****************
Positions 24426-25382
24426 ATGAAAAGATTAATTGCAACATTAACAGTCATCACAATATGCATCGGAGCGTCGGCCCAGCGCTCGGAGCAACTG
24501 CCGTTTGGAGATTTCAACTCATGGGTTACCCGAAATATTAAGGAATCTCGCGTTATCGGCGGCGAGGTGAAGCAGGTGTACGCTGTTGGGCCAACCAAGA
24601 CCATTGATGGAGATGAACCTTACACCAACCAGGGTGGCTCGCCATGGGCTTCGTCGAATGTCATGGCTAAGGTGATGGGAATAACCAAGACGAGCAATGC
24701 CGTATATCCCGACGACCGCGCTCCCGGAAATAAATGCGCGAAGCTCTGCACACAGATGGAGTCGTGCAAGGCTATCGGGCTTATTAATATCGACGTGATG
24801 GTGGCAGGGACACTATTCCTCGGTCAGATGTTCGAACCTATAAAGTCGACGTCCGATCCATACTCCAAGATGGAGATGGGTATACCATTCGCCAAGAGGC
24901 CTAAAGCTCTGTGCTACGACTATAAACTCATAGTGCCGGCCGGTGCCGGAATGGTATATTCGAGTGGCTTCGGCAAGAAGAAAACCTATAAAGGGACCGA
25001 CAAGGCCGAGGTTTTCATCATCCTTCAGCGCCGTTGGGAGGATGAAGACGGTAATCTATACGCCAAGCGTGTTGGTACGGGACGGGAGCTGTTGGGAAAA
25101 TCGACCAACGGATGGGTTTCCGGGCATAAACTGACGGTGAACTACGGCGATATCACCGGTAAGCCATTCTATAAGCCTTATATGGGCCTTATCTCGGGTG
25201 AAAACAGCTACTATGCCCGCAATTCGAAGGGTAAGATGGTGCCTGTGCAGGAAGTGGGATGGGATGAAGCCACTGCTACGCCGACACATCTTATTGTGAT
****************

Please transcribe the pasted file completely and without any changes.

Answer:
Positions 24426-25382
24426 ATGAAAAGATTAATTGCAACATTAACAGTCATCACAATATGCATCGGAGCGTCGGCCCAGCGCTCGGAGCAACTG
24501 CCGTTTGGAGATTTCAACTCATGGGTTACCCGAAATATTAAGGAATCTCGCGTTATCGGCGGCGAGGTGAAGCAGGTGTACGCTGTTGGGCCAACCAAGA
24601 CCATTGATGGAGATGAACCTTACACCAACCAGGGTGGCTCGCCATGGGCTTCGTCGAATGTCATGGCTAAGGTGATGGGAATAACCAAGACGAGCAATGC
24701 CGTATATCCCGACGACCGCGCTCCCGGAAATAAATGCGCGAAGCTCTGCACACAGATGGAGTCGTGCAAGGCTATCGGGCTTATTAATATCGACGTGATG
24801 GTGGCAGGGACACTATTCCTCGGTCAGATGTTCGAACCTATAAAGTCGACGTCCGATCCATACTCCAAGATGGAGATGGGTATACCATTCGCCAAGAGGC
24901 CTAAAGCTCTGTGCTACGACTATAAACTCATAGTGCCGGCCGGTGCCGGAATGGTATATTCGAGTGGCTTCGGCAAGAAGAAAACCTATAAAGGGACCGA
25001 CAAGGCCGAGGTTTTCATCATCCTTCAGCGCCGTTGGGAGGATGAAGACGGTAATCTATACGCCAAGCGTGTTGGTACGGGACGGGAGCTGTTGGGAAAA
25101 TCGACCAACGGATGGGTTTCCGGGCATAAACTGACGGTGAACTACGGCGATATCACCGGTAAGCCATTCTATAAGCCTTATATGGGCCTTATCTCGGGTG
25201 AAAACAGCTACTATGCCCGCAATTCGAAGGGTAAGATGGTGCCTGTGCAGGAAGTGGGATGGGATGAAGCCACTGCTACGCCGACACATCTTATTGTGAT